The equivalent attached behaviour for the event processing of the previous section can be derived if we can agree that we really want to convert [2] the initial event into a command and use the command binding to do the actual processing in the ViewModel.

Drop Event -> Execute Command -> Processing in ViewModel


Looking into the DropFileCommand.cs file, we find that the attachment is realized with one static ICommand field and a corresponding setter and getter method:

private static readonly DependencyProperty DropCommandProperty = DependencyProperty.RegisterAttached(
        new PropertyMetadata(null, OnDropCommandChange));

public static void SetDropCommand(DependencyObject source, ICommand value)
  source.SetValue(DropCommandProperty, value);

public static ICommand GetDropCommand(DependencyObject source)
  return (ICommand)source.GetValue(DropCommandProperty);

This is called an attached dependency property [6] and you can generate it in Visual Studio 2010 by typing 'propa' and hitting the TAB-Key (if the drop down was not offered already). This is the basic glue that keeps things together just like the dependency property glues the ViewModel to the View.


Now, at binding time, the DropCommandProperty is bound to the ViewModel, which in turn invokes the OnDropCommandChange method:

private static void OnDropCommandChange(DependencyObject d, DependencyPropertyChangedEventArgs 
      UIElement uiElement = d as UIElement // Remove the handler if it exist to avoid memory leaks
      uiElement.Drop -= UIElement_Drop;

      var command = e.NewValue as ICommand;
      if (command != null)
        uiElement.Drop += UIElement_Drop;

The OnDropCommandChange method sees the UI element to which the behaviour is attached in the parameter DependencyObject d. We use this behaviour to register the UIElement_Drop method with the drop event of the UI element we are attached to.

This code...

uiElement.Drop += UIElement_Drop; basically telling the computer to call the UIElement_Drop method each time when a drop event occurs.


Looking into the UIElement_Drop method, we can see:

UIElement uiElement = sender as UIElement;

if (uiElement == null)

ICommand dropCommand = DropFileCommand.GetDropCommand(uiElement);

if (dropCommand == null)

if (e.Data.GetDataPresent(DataFormats.FileDrop))
  string[] droppedFilePaths =
    e.Data.GetData(DataFormats.FileDrop, true) as string[];

foreach (string droppedFilePath in droppedFilePaths)
  if (dropCommand is RoutedCommand)
	(dropCommand as RoutedCommand).Execute(droppedFilePath, uiElement);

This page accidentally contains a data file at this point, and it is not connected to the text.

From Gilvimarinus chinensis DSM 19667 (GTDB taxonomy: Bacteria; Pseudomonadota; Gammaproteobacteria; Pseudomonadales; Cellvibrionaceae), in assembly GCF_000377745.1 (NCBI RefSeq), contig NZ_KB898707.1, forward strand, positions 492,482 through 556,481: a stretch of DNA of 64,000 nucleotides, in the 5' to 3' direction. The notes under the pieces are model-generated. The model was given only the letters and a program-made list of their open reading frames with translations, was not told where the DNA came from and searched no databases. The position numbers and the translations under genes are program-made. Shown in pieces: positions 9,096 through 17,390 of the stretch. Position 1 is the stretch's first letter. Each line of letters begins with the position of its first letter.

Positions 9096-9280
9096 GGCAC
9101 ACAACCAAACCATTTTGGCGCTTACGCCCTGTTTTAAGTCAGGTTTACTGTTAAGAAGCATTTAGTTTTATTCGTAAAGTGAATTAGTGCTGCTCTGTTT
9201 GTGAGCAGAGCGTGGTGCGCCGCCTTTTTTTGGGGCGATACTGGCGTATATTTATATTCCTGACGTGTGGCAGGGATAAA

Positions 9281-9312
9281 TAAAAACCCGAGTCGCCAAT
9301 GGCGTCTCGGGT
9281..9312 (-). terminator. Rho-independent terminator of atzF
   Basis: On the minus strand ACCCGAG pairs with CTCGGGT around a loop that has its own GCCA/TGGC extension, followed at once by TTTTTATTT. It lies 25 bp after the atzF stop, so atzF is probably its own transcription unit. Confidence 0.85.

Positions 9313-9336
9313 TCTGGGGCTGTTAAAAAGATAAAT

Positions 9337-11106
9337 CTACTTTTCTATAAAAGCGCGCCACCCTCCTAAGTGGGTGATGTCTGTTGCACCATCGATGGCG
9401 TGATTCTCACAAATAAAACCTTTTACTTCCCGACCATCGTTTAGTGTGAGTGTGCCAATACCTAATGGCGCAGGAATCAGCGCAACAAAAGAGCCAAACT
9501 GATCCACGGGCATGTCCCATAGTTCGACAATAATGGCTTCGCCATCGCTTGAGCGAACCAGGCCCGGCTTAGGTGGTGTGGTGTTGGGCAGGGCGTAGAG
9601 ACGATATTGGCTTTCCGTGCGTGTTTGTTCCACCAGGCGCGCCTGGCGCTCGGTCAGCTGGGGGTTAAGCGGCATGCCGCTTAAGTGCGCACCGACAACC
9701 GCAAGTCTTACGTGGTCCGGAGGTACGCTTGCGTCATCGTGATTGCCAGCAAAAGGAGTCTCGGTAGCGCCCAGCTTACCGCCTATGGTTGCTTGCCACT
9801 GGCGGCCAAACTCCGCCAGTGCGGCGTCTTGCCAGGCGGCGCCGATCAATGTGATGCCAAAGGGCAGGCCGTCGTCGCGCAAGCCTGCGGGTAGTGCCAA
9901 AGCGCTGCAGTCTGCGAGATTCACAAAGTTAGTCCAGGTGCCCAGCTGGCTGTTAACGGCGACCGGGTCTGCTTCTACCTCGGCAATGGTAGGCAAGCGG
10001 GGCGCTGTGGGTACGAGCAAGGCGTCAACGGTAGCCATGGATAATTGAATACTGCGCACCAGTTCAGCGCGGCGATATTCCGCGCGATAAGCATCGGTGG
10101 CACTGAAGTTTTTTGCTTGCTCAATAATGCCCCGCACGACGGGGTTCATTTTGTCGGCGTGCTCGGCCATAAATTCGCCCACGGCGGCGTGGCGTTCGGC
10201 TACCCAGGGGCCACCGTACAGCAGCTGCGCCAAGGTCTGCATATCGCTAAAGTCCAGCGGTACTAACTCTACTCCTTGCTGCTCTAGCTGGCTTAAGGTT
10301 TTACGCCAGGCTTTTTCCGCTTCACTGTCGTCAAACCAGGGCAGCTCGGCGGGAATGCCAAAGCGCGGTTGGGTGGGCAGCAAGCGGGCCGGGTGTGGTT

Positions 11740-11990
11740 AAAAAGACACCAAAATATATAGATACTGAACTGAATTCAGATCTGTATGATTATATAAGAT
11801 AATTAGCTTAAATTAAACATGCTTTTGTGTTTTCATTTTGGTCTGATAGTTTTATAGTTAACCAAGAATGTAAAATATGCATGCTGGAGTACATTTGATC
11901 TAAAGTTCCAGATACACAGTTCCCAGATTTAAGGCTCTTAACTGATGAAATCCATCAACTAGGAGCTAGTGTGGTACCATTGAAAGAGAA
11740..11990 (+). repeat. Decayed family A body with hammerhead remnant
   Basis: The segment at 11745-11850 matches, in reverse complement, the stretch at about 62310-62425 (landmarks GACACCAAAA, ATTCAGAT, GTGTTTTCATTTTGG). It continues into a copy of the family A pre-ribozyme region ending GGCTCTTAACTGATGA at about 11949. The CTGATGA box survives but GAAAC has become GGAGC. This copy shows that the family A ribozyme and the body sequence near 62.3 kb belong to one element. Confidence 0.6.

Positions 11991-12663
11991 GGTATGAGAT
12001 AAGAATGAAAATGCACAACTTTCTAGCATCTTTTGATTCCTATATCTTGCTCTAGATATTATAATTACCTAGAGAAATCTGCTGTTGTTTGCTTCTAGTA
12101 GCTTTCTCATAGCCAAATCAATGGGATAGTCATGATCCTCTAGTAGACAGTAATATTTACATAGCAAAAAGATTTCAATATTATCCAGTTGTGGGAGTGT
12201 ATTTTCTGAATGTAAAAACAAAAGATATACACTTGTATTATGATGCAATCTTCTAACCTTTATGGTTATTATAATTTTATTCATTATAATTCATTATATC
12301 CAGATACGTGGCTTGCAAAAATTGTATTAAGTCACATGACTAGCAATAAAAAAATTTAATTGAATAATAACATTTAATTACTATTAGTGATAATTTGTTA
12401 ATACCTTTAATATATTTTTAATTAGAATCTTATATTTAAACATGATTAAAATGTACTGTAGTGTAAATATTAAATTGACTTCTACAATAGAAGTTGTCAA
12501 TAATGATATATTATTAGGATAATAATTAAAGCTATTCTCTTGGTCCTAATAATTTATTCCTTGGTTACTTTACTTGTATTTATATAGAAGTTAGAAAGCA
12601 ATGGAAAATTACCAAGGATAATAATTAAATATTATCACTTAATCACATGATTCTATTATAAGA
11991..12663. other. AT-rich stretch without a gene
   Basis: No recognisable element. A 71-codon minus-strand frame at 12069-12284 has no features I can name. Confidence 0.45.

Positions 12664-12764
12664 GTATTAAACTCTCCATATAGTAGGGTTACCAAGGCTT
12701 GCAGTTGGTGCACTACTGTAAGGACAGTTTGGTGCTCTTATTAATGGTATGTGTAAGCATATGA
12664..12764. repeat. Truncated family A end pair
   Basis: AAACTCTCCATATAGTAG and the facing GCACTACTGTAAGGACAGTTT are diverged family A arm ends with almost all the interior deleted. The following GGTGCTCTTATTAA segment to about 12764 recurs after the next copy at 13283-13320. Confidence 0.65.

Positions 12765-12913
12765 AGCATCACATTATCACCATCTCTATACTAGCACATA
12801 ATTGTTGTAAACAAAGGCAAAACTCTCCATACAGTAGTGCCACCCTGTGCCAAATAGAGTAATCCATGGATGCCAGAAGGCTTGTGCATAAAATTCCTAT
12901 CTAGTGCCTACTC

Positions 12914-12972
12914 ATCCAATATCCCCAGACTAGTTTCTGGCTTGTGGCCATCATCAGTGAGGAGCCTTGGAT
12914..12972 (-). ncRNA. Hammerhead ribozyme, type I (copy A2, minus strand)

that the caller can be extracted out of the sender parameter. That information is used to retrieve the exact command binding of the instance that generated this event (after all, these are all static methods). The inner if block looks familiar to the processing in the previous section - the deciding difference here is that we either call a RoutedCommand or, as in our present case, a delegete (RelayCommand) Command.

The command binding is defined in the XAML and it invokes the LoadFile method.

Drop Attached Behaviour with Delegate Commands or RoutedCommands

The routed command binding in this sample is a little different in comparison to the previous sample.

There is no RelayCommand class, because the RoutedCommand class and the RoutedUICommand class are part of the standard .NET Framework. The InitMainWindowCommandBinding method in the App class is used to bind the static AppCommand.LoadFile RoutedUICommand to the LoadFile method in the ViewModel. This binding links the RoutedUICommand to a method that is executed whenever the command is invoked.

The attached behaviour binds to the AppCommand.LoadFile RoutedUICommand with the following binding expression in the MainWindow XAML:


Otherwise, the behaviour itself is identical with the behaviour of the previous section. The only difference is that we invoke the (dropCommand as RoutedCommand).Execute(droppedFilePath, uiElement); branch in the if statement of the UIElement_Drop method (thanks go to Kane Nguyen for sharing this detail).

The Attached Behaviour Pattern

Looking back at the DropFileCommand.cs file (and the description I've given above) we can see that the attached behaviour can be divided into three parts (or 3 processing stages):

  1. Attach
  2. Subscribe
  3. Response

I have realized that these 3 parts are a re-occurring theme. Moreover, it is now clear to me that we can develop this type of attached behaviour by first implementing the event based method (Response). Then, implementing the Attach portion and bringing it together in the Subscribe portion.

Here is an overview that depicts the bits and pieces with attached behaviours:

Image 1

My primary challenge here is to master all these items: events, properties, and methods available with UI controls, - with the correct response formula in WPF (although a response can also result in the manipulation of properties or methods, as we will see next.